1887

Security System Reform and Governance

image of Security System Reform and Governance

This publication continues efforts by the OECD’s Development Assistance Committee (DAC) to develop tools and instruments for conflict prevention and for improving security and stability in the long term.  The guidance underlines the positive role that the integrated reform of a country’s security system can play in stabilising fragile, conflict-prone or conflict affected states.  This includes not only the armed forces, police and gendarmerie, intelligence services and justice and penal systems, but also the civil authorities responsible for oversight and democratic control.

Part I contains a policy statement and paper endorsed in 2004 by development ministers and agency heads of the DAC and by the OECD council. It sets out the key concepts of security system reform (SSR) and suggests ways to support it in developing countries, taking into account regional dynamics. In Part II, a lead consultant examines the origins of the SSR agenda and the challenges that donors face in promoting it in partner countries.  The Annex to the publication contains work by an expert working in each of the four regions: Africa, Asia-Pacific, Latin America and the Caribbean, and South-east Europe, the Baltics and the CIS.  It sets out their assessment of the changes that are taking place in the way that developing countries in these regions think about security and provides an account and analysis of individual reform activities currently being undertaken.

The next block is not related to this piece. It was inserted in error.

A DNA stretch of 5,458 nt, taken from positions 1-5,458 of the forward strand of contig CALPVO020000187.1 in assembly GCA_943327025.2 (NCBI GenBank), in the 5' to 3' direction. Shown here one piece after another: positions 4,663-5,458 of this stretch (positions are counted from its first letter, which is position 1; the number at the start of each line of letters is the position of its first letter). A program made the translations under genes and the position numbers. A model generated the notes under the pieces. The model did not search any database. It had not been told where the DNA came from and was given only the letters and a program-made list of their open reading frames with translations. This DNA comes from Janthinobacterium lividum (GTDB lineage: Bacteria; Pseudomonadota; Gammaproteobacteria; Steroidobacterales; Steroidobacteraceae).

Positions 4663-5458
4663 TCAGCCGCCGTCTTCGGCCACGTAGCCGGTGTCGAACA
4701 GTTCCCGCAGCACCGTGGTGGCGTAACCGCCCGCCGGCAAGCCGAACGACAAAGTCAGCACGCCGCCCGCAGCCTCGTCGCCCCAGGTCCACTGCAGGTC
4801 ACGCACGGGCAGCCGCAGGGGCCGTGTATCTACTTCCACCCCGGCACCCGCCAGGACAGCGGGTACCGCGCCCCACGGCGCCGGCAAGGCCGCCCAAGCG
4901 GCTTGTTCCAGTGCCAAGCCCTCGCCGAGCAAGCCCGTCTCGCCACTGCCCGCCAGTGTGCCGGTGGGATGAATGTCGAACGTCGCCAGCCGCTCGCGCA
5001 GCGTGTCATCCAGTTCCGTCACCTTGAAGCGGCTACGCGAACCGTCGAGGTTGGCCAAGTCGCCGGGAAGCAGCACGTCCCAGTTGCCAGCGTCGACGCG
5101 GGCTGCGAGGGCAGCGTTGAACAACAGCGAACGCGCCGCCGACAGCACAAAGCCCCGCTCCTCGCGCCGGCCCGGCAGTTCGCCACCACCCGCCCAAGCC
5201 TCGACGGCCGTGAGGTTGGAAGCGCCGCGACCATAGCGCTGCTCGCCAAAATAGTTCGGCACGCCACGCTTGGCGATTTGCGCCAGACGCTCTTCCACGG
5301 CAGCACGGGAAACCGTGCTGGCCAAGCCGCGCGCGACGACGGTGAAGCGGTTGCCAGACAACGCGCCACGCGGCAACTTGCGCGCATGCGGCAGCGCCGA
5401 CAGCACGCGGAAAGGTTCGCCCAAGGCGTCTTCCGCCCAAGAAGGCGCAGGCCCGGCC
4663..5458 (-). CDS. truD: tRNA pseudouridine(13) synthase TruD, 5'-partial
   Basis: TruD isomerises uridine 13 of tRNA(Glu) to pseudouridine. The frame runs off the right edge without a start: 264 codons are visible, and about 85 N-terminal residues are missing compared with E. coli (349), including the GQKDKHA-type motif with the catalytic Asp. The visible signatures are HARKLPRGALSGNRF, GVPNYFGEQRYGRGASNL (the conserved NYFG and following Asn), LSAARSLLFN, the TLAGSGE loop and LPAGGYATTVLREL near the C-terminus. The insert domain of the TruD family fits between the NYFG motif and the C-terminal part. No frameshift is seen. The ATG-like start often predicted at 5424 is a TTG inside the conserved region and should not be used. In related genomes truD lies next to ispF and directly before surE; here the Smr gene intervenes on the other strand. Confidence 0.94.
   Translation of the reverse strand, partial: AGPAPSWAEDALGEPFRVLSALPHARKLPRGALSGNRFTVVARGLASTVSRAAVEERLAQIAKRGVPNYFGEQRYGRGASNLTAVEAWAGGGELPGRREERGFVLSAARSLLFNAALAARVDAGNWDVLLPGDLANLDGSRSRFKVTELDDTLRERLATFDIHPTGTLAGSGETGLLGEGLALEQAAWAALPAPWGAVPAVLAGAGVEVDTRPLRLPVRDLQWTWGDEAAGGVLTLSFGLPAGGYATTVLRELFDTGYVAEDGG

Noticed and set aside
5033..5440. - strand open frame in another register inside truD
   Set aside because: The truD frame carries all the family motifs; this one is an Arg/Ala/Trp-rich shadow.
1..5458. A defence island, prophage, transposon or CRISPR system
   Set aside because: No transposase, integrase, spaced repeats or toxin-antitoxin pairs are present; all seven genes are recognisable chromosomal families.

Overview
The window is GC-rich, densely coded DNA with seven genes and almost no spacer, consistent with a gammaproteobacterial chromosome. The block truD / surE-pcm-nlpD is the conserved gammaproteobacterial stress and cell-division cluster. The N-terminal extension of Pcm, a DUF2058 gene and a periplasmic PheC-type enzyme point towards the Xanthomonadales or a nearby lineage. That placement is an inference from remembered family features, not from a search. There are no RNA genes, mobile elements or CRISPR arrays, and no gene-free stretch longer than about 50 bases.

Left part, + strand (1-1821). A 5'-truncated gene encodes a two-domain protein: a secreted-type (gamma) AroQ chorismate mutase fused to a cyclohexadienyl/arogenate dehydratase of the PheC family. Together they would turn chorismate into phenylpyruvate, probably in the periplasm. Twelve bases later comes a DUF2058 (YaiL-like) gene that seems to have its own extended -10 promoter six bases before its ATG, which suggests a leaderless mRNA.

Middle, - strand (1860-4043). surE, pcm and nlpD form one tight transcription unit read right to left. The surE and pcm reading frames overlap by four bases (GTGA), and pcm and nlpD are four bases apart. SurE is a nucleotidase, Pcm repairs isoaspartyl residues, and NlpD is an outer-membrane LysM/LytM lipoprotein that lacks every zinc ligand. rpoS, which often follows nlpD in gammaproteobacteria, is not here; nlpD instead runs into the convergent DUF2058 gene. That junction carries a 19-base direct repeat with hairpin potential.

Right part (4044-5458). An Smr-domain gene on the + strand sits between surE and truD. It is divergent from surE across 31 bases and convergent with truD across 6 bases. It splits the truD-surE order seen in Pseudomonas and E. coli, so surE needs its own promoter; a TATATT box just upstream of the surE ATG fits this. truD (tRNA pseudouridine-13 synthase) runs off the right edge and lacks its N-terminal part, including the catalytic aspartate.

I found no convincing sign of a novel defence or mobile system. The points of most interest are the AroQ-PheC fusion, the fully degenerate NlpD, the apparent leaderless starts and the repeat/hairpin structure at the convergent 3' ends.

English French

.

Policy and Good Practice

Security is fundamental to people’s livelihoods, reducing poverty and achieving the Millennium Development Goals. It relates to personal and state safety, access to social services and political processes. It is a core government responsibility, necessary for economic and social development and vital for the protection of human rights. Security matters to the poor and other vulnerable groups, especially women and children, because bad policing, weak justice and penal systems and corrupt militaries mean that they suffer disproportionately from crime, insecurity and fear. They are consequently less likely to be able to access government services, invest in improving their own futures and escape from poverty...

English French

This is a required field
Please enter a valid email address
Approval was a Success
Invalid data
An Error Occurred
Approval was partially successful, following selected items could not be processed due to error